Tuesday, November 1, 2011

Larry Gagosian Speaks – About Maguire and DiCaprio and What It Takes to Visit Richard Prince’s Studio

It’s notoriously difficult to score an interview with close-mouthed mega-art dealer Larry Gagosian -- so difficult that when the Wall Street Journal published an article about him last April, the fact that he had actually spoken with the reporter was almost bigger news than what he said.

Larry Gagosian
But he was compelled to answer questions under oath in Cariou v. Prince, the closely watched case that last March found him, his gallery, and artist Richard Prince liable for infringing photographer Patrick Carriou’s copyright.  That case is now on appeal, and this report is based in part on documents filed with the court on October 26, 2011.

Gagosian’s deposition, taken in October 2009, and documents that are part of the evidence have a couple of eyebrow-raising tales.  He testified, for example, that Tobey Maguire and Maguire’s best buddy Leonardo DiCaprio were interested in Prince’s “Canal Zone” paintings – the series that would later be found infringing – and “my recollection is they were going to buy one jointly.” 

“Is that unusual?” Cariou’s lawyer asked him. 

“Extremely,” Gagosian replied. 

The joint purchase was never consummated.

Gagosian also revealed that he only rarely has a written contract with his artists -- he doesn’t have one with Prince -- and that employees who close a sale get a commission that’s taken out of the gallery’s percentage of the buyer’s payment.

"Studio Visits Are a Major Seduction"

 The real meat, though, is the inside look at the callous, sometimes contemptuous attitude of Gagosian and his staff toward the rich, famous, and beautiful who have made him so successful. 

Several weeks before “Canal Zone” was due to open, one of his salesmen told Gagosian that he was meeting with a client who had already bought two paintings by Prince.  (The “Canal Zone” works sold for as much as $2.43 million.)

“I'm trying to sell him more Prince . . .,” the email said. “Is there any way to visit Richard's studio in Rensselaerville the week of November 10? Studio visits are a major seduction for this guy.”

“Only if he buys another painting,” was Gagosian’s response.

There was a flurry of emails about the guest list for a dinner the night “Canal Zone” opened, including this emphatic instruction from one gallery staffer to 16 others:  “Larry would like the opening and dinner to be ‘kick ass’ so please invite celebrities/moma/gugg/whitney curators and other clients who will BUY his work.”

Models "Look Good at a Dinner Table"

Gagosian himself had the final say over who was invited, and his personal assistant at a couple of points requested further information.   “Before Larry approves this list he would like to know if you have sold any art to these people.  If so, he would like to see proof,” reads one email. 

The assistant later asked who a couple of invitees were, and received this reassuring answer:  “Their parents are the wealthiest people in Holland, worth 5 billion.”  “ok,” she emailed back.

Cariou’s attorney asked Gagosian why there were so many fashion models – the guest list included the likes of Elle Macpherson, Kate Moss, Christy Turlingon, and Lauren Hutton.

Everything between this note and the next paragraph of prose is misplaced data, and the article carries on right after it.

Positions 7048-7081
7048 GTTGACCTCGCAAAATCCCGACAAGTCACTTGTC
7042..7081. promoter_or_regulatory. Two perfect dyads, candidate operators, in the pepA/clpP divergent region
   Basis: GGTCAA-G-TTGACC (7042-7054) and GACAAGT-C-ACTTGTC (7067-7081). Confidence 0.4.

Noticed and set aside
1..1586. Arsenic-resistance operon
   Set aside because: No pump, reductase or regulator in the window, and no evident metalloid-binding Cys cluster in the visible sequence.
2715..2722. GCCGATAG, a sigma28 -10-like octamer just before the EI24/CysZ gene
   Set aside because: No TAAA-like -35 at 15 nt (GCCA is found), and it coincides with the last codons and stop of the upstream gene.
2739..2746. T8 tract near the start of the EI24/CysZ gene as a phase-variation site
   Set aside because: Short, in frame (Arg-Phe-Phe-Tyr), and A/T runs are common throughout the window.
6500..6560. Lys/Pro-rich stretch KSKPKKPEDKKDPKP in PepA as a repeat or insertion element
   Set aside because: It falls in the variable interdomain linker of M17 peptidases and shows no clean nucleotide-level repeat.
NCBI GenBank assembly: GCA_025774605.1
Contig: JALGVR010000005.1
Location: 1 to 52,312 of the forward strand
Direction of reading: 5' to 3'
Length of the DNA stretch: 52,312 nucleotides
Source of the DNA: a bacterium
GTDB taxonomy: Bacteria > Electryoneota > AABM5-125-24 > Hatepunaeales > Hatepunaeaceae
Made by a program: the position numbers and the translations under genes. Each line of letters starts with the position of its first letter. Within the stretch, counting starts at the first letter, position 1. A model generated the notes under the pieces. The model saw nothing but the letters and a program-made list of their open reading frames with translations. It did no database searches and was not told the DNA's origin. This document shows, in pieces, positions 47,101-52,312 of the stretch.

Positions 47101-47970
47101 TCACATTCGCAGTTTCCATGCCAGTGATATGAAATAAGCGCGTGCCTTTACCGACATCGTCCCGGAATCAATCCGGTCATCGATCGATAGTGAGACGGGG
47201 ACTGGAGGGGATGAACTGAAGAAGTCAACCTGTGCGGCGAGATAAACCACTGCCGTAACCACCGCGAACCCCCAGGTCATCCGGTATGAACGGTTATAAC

“They look good at a dinner table,” said Gagosian.

Q. And do you also want to include celebrities to generate some buzz for the show?

A. Yeah –

Memory Lapse

Memory lapses are not uncommon at a deposition, but they are sometimes -- although one can't say that's necessarily the case here  -- a cover for avoiding an answer that could harm one’s case or reputation.

Gagosian couldn’t remember if he had given Prince – who at the had been showing with Gagosian for only a few years -- any payment to join his gallery. “I think not,” he testified.  “But my memory’s not perfect.”  Of course, Gagosian does pay Prince 60% of the sale price of his work, whereas the usual rate, at least at other galleries, is 40-50%.

Gagosian could not remember, either, whether he had ever been a party to a lawsuit, even though, among other cases he's been involved in, a few years previous he’d settled a highly publicized suit in which the IRS alleged that he and a couple of associates had set up a shell company to avoid taxes. The IRS sought $26 million in unpaid taxes and penalties.  Gagosian and co-defendant Peter Brant – art collector and Gagosian client -- made the case go away by paying a reported $9.1 million.

“Have you ever been a party to a lawsuit before?” Cariou’s attorney asked.

A. I don't know.

Q. Okay. Have you ever been a plaintiff in a lawsuit?

A. I don't think so.

Q. Have you ever been a defendant in a lawsuit?

A. Not that I recall.

With some prodding, Gagosian remembered something, saying, “You know, I don't know if they were lawsuits actually. One was -- I'm just trying to remember if they were lawsuits or why I was -- I don't recall accurately.”

Maybe if you sell $1 billion of art a year – an estimate the Wall Street Journal quoted in April – you can afford to be oblivious to legal claims against you.  Gagosian said, at any rate, that he’d seen neither the complaint nor the answer in Cariou v. Prince.

Image pulled from the internet.
Text Copyright 2011 Laura Gilbert